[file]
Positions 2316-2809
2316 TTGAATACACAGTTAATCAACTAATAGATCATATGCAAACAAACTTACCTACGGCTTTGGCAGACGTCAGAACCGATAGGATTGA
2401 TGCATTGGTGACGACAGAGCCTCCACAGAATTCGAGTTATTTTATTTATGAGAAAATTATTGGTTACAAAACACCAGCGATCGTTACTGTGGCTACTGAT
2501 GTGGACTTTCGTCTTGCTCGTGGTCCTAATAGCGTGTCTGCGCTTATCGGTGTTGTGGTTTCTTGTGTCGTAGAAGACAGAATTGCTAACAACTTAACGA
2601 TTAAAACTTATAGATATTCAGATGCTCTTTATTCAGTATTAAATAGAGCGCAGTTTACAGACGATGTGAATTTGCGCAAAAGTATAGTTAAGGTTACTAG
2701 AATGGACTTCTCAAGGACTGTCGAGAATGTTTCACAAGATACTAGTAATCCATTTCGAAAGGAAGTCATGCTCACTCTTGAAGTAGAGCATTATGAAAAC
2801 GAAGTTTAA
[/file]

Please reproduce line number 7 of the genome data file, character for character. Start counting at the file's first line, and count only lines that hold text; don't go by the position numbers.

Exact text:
2801 GAAGTTTAA